The only difference today was that the death had already occurred.
Was it an execution too?
Chief Inspector Gamache knew that most killers didn’t consider their act a crime. They’d somehow convinced themselves the victim had to die, had brought it on themselves, deserved to die. It was a private execution.
Was that what Renaud’s killer had believed? The power of the mind, Gamache knew, could not be underestimated. A murder was never about brawn, it began and ended in the brain and the brain could justify anything.
Gamache looked at the people around him. Men and women of all ages staring at the building as though it might get up and do something interesting.
But was he any better? After leaving Émile, he and Henri had strolled the narrow, snowy streets, thinking about the case. But also about why he was still on it. Surely his obligation was discharged? Inspector Langlois was a competent and thoughtful man. He’d solve the case, Gamache was sure of it, and he’d make sure the English weren’t unfairly targeted.
So why was he still poking around into the murder of Augustin Renaud?
Now there is no more loneliness.
“Suzanne and I have a dog, you know.”
“Really? What sort?”
“Oh, a mutt,” said Agent Morin.
As he talked, and listened, Chief Inspector Gamache sat at his desk in front of his computer following the progress of the search, or lack of progress.
It had been six hours and they still hadn’t traced the call. More and more sophisticated equipment, more experts, were brought in, and still nothing.
One team was trying to trace the call, another was analyzing the farmer’s voice, teams were combing the countryside and following leads on the ground. All coordinated by Chief Superintendent Francoeur.
Though there was no love lost between the two men, Gamache had to admit he was grateful to the Chief Superintendent. Someone had to take charge and he clearly couldn’t.
Gamache’s voice with Morin was calm, almost jovial, but his mind was racing.
Something was very wrong. It didn’t make sense, none of this did. As Morin talked about his puppy Gamache was thinking, trying to put it together.
Then he had it. Leaning into his computer he fired off an instant message.
The farmer isn’t a farmer. It was an act. Get the voice analysts to verify his accent.
They have, came Agent Isabelle Lacoste’s response. The accent’s genuine.
She was in Ste-Agathe, gathering information at the scene of the shooting.
Get them to look harder. He’s not the bumpkin he wanted us to believe. He can’t be. So what is he? In his ear he heard Morin talking about dog food.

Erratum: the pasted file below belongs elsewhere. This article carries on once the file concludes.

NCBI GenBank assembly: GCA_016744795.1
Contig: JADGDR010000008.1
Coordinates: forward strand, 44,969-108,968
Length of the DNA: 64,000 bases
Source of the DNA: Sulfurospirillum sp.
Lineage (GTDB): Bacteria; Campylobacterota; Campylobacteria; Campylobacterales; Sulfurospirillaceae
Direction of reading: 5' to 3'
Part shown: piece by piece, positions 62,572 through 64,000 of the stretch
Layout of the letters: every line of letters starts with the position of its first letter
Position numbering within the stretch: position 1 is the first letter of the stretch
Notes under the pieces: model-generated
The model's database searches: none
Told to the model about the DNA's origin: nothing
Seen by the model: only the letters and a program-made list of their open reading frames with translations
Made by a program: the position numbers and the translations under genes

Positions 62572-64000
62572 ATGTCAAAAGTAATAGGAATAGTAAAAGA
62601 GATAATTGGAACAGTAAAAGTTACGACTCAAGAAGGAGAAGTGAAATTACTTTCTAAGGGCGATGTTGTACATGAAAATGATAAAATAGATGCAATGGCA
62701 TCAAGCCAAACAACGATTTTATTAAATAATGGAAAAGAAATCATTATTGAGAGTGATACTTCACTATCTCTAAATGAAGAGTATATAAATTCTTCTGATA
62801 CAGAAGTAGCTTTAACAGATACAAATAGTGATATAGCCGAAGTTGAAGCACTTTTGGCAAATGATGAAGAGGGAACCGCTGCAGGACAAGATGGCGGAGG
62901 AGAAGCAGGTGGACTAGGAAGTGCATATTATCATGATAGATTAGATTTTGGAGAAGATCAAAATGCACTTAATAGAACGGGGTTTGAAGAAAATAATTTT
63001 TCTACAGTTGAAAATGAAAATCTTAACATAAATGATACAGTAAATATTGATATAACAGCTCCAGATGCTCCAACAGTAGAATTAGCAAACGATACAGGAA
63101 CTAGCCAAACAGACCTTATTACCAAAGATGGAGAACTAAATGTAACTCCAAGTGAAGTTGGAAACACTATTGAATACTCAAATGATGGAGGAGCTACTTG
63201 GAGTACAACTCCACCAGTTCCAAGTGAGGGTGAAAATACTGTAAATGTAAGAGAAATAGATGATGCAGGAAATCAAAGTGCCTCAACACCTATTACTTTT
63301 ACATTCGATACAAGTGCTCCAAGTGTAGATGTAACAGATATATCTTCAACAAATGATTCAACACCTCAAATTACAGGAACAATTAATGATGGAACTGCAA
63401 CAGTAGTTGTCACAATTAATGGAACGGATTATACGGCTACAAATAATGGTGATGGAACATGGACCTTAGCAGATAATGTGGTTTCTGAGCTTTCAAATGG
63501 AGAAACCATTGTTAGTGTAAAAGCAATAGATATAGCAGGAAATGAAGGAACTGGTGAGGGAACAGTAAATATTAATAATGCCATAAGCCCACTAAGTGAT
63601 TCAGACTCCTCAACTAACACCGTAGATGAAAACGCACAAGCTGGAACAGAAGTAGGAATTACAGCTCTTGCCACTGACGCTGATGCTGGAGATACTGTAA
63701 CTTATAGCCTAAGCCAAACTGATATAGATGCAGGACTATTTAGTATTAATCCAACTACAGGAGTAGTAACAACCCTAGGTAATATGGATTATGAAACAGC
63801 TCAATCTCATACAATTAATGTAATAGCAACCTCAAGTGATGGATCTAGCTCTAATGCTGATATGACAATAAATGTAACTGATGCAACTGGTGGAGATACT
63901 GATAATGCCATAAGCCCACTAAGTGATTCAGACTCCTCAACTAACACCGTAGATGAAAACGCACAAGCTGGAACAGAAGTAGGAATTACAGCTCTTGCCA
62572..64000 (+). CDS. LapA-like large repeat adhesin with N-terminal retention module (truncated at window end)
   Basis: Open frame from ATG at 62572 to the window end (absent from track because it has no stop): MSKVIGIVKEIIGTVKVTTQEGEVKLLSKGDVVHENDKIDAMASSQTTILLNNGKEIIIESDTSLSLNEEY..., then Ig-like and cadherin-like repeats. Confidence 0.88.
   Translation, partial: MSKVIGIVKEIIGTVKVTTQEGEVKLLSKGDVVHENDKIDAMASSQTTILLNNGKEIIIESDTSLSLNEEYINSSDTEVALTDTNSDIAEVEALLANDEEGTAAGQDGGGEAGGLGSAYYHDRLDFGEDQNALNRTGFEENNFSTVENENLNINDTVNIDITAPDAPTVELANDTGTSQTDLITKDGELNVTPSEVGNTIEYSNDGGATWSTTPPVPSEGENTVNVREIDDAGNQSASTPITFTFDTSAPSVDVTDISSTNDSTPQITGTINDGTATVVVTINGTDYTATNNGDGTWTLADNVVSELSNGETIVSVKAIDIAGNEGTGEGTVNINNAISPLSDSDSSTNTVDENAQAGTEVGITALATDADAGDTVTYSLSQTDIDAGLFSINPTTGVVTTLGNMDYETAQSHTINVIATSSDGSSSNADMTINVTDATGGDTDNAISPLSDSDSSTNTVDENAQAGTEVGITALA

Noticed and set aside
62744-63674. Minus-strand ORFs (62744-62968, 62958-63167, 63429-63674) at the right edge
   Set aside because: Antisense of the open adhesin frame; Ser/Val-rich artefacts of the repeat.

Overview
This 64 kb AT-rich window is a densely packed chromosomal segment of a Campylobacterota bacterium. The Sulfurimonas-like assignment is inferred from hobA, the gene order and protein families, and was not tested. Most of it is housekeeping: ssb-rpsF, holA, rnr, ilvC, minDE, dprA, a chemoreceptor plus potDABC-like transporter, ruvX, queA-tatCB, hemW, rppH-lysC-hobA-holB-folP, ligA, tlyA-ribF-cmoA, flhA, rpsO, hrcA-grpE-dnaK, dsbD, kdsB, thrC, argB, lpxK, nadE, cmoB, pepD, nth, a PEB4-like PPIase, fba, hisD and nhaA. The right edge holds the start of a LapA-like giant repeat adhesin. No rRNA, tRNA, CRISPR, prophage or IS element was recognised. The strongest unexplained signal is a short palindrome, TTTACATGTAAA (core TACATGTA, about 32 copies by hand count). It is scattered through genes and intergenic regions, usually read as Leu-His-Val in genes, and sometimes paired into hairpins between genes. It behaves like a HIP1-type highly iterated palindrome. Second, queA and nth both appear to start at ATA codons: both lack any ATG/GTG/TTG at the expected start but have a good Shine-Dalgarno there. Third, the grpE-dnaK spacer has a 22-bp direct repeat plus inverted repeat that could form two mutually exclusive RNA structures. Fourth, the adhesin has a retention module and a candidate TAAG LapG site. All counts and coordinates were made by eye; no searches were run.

What are you thinking? Beauvoir joined in. He was outside in the Incident Room, helping the investigation.
Suppose this wasn’t an accident? wrote the Chief, his fingers pounding the keyboard, typing quickly as his thoughts raced. Suppose he wanted to kill an agent and kidnap another? Suppose this was the plan all along.
Why? asked Beauvoir.
There was a pause on the telephone line. “What’s your dog’s name?” Gamache asked.
“We call her Bois because she looks like a log.” Morin laughed, as did the Chief.
“Tell me all about her.”
I don’t know, Gamache typed while Agent Morin told him about taking the dog home from the SPCA to Suzanne. But let’s say this is all planned, then that includes the timing. 11:18 tomorrow morning. They want us occupied until then. It’s misdirection. They want us looking one way while they do something somewhere else.
Something is planned to happen at 11:18 tomorrow morning? Both Beauvoir and Lacoste typed.
Or, typed the Chief, something that ends at 11:18 tomorrow morning. Something that’s going on right now.
There was a pause. The cursor throbbed on Gamache’s quiet screen while in his ears he heard about Bois’s current habit of eating, and pooping, socks.
So what do we do? Beauvoir asked.
Gamache stared at his blinking cursor. What do they do?
You do nothing, appeared on the screen.
Who is this? typed Gamache quickly.
Chief Superintendent Francoeur, came the equally quick response. Gamache looked up and saw the Chief Superintendent in the Incident Room at a computer also staring at him through the window. You, Chief Inspector, will continue to talk to your agent. That’s your one and only job. Inspector Beauvoir and Agent Lacoste will continue to follow my orders. There can only be one leader of this investigation, you know that. We’ll get your agent back, but you need to focus and follow a clear chain of command. Do not splinter off. That only helps the criminals.